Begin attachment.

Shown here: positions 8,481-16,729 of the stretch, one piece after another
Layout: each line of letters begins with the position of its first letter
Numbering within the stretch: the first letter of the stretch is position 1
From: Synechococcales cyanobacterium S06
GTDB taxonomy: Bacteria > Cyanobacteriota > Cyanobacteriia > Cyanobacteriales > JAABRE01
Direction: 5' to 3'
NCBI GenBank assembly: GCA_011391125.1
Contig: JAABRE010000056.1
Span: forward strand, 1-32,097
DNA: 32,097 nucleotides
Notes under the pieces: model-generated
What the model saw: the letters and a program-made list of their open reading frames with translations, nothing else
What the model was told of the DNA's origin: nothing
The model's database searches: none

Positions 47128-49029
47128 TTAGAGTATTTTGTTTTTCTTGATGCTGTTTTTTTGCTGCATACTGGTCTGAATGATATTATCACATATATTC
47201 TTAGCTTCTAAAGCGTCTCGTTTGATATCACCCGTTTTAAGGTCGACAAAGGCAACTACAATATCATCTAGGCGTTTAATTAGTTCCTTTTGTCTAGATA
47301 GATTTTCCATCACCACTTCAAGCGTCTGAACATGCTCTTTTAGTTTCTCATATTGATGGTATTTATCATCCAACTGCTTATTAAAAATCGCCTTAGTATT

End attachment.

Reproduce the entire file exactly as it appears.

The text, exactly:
Shown here: positions 8,481-16,729 of the stretch, one piece after another
Layout: each line of letters begins with the position of its first letter
Numbering within the stretch: the first letter of the stretch is position 1
From: Synechococcales cyanobacterium S06
GTDB taxonomy: Bacteria > Cyanobacteriota > Cyanobacteriia > Cyanobacteriales > JAABRE01
Direction: 5' to 3'
NCBI GenBank assembly: GCA_011391125.1
Contig: JAABRE010000056.1
Span: forward strand, 1-32,097
DNA: 32,097 nucleotides
Notes under the pieces: model-generated
What the model saw: the letters and a program-made list of their open reading frames with translations, nothing else
What the model was told of the DNA's origin: nothing
The model's database searches: none

Positions 47128-49029
47128 TTAGAGTATTTTGTTTTTCTTGATGCTGTTTTTTTGCTGCATACTGGTCTGAATGATATTATCACATATATTC
47201 TTAGCTTCTAAAGCGTCTCGTTTGATATCACCCGTTTTAAGGTCGACAAAGGCAACTACAATATCATCTAGGCGTTTAATTAGTTCCTTTTGTCTAGATA
47301 GATTTTCCATCACCACTTCAAGCGTCTGAACATGCTCTTTTAGTTTCTCATATTGATGGTATTTATCATCCAACTGCTTATTAAAAATCGCCTTAGTATT